January 25, 1994 |
One of the world's greatest museums was nearly destroyed a few months ago by a forgotten cup of tea. A worker in the fabric section of the Hermitage's Russian History Department had plugged in an electric tea kettle but then forgot about it. The water boiled away, the kettle burned up, the curtains caught fire, and suddenly the Hermitage--home of Rembrandt and Rodin, Matisse and Manet, Scythian gold and Egyptian sarcophagi--was in mortal danger.
May 15, 1991 |
Russia before 1917 was a thriving capitalist marketplace, a bourgeois society where exotic meals, lavish theater and the latest Western fashions were pursued as eagerly as Gorbachev's ouster is today. It was a world where emerging artist Kazimir Malevich pooled his talent with poet Vladimir Mayakovsky to design cartoon-like prints that chronicled World War I for the uneducated masses.
October 12, 1998 |
Whatever the political or economic turmoil in Russia, performing arts remain a reliable export with strong foreign markets. This weekend a 30-year-old ensemble making its U.S. debut, the St. Petersburg State Symphony, capped a five-day Tchaikovsky Festival at the Cerritos Center for the Performing Arts with two programs devoted to the composer. Not its hometown's most noted band, the State Symphony played with a sort of wary confidence under music director Ravel Martynov.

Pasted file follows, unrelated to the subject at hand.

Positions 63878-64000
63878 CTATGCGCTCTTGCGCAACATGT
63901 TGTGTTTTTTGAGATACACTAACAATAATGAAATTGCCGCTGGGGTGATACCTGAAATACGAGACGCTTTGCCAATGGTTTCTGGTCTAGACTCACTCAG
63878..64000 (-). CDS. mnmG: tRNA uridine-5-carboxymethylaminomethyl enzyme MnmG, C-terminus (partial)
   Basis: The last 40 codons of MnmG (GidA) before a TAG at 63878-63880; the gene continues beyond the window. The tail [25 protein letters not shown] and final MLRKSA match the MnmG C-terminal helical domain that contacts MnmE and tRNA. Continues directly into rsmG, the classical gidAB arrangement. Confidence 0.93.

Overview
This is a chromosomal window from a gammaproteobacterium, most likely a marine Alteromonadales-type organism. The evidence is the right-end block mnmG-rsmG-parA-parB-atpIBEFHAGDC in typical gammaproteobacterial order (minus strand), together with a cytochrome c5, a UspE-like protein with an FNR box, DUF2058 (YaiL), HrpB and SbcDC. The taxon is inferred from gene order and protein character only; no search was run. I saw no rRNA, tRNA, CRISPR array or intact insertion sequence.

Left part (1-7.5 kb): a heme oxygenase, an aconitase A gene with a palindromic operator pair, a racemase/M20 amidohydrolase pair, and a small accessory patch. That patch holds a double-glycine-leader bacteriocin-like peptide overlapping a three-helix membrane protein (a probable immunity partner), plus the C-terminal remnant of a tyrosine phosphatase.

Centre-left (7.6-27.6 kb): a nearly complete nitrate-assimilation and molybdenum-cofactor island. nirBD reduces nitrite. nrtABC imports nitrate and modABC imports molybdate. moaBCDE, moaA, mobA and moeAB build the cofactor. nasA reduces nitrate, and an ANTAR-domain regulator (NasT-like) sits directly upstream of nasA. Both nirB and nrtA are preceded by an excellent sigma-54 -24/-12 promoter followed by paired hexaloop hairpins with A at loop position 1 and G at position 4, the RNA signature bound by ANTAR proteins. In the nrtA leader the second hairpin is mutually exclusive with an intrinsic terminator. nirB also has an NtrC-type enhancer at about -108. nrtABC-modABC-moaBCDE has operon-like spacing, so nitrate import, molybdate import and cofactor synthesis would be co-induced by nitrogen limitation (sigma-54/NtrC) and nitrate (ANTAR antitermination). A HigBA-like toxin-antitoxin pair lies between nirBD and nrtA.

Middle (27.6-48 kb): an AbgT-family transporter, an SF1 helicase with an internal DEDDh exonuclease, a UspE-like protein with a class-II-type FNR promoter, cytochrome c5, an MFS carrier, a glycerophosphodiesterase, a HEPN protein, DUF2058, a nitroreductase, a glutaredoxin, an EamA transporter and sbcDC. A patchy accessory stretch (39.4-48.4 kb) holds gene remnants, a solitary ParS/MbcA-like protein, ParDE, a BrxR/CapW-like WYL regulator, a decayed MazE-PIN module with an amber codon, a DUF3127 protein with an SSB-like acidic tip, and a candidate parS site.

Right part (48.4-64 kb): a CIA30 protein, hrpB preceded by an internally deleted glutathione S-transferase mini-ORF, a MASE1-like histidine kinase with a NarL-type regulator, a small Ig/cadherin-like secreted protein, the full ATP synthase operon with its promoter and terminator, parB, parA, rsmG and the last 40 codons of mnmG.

June 6, 1994 |
KCAL-TV Channel 9 was the big winner in the 46th annual Los Angeles Area Emmy Awards, picking up 13 statuettes Saturday night--five more than its closest competitor. But it failed to capture the coveted award for best hourlong newscast. Instead, in the equivalent of a movie winning the Oscar as best picture without collecting any honors for its writer, director or actors, KTTV-TV Channel 11's "Fox News at Ten" was named the best 60-minute newscast on local television during 1993. The 10 p.m.
February 15, 1998 |
In the cavernous lobby of the 89-year-old Khudozhestvenny cinema at the head of historic Arbat Street, plush crimson theater chairs nest in rows across the marble floor like dominoes as they await installation. Brass-edged glass ticket booths and a state-of-the-art sound system are the next investments planned at the 600-seat cinema--one of only a handful in Moscow drawing enough moviegoers to bankroll its own floor-to-ceiling renovation.